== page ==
Alumni Alumni in the News

June 24, 2013 at 12:40 pm

Interview: Alum ‘Joe Bonomo on sex, spirit & implication’

“Memoir is made of memories, by definition; some theorists assert memoir must be about memory. Yet it’s notable how much Joe Bonomo explores memory and takes it as his subject. His new collection of essays, This Must Be Where My Obsession with Infinity Began, summons and examines a wide range of memories, expressed in often lyrical sentences. He’s had an ordinary suburban boyhood and adult life, but he makes this material interesting because—as he tells stories, and muses interestingly on their meaning—we find ourselves catching our own cast-off thoughts and doubts, thinking about our own stories,” writes Richard Gilbert on his blog Draft NO. 4. He interviews Bonomo in a June 23 post “Joe Bonomo on sex, spirit & implication.”

"This Must Be Where My Obsession with Infinity Began" by Joe Bonomo

“This Must Be Where My Obsession with Infinity Began” by Joe Bonomo

Joe Bonomo ’90MA, earned a master’s in English from Ohio University, and some of the essays in his collection This Must Be Where My Obsession with Infinity Began (Orphan Press, 2013) reference memories of his graduate studies at Ohio University. This Must Be Where My Obsession with Infinity Began was the winner of the 2012 Orphan Press Creative Nonfiction Book Contest and is available at

Gilbert asks Bonomo, “The self and its experiences are what the essayist has to work with, yet in practice both components face the presumed ‘so what’ test and are tricky to pull off. You quote V.S. Naipaul on this: ‘No one cares for your tragedy until you can sing about it.’ Could you discuss this in terms of your own subjects and your use of persona?”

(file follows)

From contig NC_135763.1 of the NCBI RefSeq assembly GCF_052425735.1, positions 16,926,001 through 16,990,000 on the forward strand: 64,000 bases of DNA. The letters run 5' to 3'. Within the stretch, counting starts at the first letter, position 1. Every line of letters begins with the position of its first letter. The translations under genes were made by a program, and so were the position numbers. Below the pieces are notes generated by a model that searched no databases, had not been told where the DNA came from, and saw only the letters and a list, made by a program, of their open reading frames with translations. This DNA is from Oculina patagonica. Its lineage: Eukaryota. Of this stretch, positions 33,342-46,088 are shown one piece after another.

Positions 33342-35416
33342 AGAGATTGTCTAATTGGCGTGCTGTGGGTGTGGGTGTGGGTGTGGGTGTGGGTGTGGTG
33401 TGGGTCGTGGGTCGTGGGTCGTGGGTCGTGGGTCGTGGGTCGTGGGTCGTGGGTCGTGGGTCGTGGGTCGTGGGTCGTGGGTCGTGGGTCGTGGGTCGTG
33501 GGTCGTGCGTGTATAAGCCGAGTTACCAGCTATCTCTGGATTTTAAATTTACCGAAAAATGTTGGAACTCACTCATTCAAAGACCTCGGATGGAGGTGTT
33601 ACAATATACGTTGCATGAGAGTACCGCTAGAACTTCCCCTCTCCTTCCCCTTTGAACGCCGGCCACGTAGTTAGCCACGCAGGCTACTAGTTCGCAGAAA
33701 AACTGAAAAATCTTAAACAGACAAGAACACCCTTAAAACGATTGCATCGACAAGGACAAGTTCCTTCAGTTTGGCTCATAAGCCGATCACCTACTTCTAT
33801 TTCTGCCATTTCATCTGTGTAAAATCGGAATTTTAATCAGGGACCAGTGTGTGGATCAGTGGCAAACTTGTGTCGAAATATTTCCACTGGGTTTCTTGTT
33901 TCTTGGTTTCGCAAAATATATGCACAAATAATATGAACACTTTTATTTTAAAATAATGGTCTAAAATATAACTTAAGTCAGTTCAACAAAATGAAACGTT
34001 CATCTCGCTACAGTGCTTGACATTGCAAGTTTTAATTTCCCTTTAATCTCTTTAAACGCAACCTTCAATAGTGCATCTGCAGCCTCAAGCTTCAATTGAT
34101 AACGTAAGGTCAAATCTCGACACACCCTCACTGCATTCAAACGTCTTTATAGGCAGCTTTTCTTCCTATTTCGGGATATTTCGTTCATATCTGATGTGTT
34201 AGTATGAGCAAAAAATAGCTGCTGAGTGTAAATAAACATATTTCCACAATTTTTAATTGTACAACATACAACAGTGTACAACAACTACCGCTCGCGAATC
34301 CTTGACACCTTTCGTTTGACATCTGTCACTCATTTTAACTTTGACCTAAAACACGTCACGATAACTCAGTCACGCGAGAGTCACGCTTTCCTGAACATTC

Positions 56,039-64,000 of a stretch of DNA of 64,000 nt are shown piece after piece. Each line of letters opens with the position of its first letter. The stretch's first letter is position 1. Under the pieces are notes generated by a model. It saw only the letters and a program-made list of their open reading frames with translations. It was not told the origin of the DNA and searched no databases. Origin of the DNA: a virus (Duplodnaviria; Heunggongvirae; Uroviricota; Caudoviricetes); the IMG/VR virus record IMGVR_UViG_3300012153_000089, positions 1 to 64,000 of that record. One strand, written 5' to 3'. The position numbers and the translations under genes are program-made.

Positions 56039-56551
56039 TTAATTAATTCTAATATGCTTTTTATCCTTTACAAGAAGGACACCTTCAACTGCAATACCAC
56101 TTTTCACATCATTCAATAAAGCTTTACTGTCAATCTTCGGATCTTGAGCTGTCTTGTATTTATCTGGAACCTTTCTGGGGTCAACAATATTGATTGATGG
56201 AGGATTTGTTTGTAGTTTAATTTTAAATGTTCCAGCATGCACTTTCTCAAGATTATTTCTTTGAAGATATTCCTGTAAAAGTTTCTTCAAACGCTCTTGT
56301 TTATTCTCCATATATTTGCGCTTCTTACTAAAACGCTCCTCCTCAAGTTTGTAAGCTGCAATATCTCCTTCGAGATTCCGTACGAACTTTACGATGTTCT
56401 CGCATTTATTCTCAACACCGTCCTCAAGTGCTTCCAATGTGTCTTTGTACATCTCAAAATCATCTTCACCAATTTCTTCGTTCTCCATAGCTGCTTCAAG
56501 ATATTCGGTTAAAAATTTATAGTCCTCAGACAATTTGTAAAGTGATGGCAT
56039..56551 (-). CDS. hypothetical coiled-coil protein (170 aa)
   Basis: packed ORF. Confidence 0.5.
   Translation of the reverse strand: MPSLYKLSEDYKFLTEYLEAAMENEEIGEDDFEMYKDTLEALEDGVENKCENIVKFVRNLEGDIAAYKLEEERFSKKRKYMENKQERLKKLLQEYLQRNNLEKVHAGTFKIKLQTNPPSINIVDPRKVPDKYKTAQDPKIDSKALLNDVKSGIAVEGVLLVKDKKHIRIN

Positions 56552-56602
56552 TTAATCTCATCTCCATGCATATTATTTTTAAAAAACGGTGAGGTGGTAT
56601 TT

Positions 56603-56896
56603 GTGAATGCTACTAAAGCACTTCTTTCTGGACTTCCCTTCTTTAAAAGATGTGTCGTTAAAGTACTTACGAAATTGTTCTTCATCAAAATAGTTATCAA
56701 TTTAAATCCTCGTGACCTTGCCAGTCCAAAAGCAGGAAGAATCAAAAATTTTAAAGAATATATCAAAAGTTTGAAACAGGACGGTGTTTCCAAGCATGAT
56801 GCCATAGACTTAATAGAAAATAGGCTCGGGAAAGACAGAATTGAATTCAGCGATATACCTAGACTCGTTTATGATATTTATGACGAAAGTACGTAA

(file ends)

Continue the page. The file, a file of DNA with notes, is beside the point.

“This is the great paradox of personal writing. Why should the reader care? Because the writer cares? That’s not enough. What I love about Naipaul’s quote is his necessity on song, the crafting. The image I always use, that I’ve discussed before, is of a silhouette: by the end of an essay or a book of autobiographical nonfiction the writer should morph into a silhouette, a persona-outline into which the reader steps, and into which the reader fits, perhaps surprisingly,” Bonomo begins. Read their entire interview at

Gilbert references this excerpt from Bonomo’s essay “Occasional Prayer,” set partly in Ohio University’s chapel:

My occasional prayer finds me less reaching a higher state than desperately shedding ego. Perhaps this explains my impulse to write autobiographically. Does self-addition wiggle from its straightjacket by turning outward to others in an attempt to make larger humane sense? And I wonder, can I pray for that. Prayer does not change God, writes Kierkegaard, but changes him who prays. . . .

Amy and I are back from our drive later, and I’ll repeat to myself what she’d said in the car when I asked her why her prayers are longer than mine. More people to say hello to. More people to stretch toward on the thin prop of prayer. More to caress in absentia, to tap lovingly on a shoulder knowing that touch is a foreign language, not spoken here. There. And I’ll wonder, who do I have to say hello to? Who do I have to surprise, moist-eyed, my mouth moving oddly, slowly, the other tilting his head tenderly to make out the words. Alone to myself in my room, my words perish on the mirror.

Read Joe Bonomo’s blog No Such Thing As Was. His books include This Must Be Where My Obsession With Infinity Began (essays), AC/DC’s Highway to Hell (33 1/3 Series), Jerry Lee Lewis: Lost and FoundInstallations (National Poetry Series), Sweat: The Story of The Fleshtones, America’s Garage Band, andConversations With Greil Marcus (edited). He’s the Music Columnist at The Normal School and teaches in the Department of English at Northern Illinois University.

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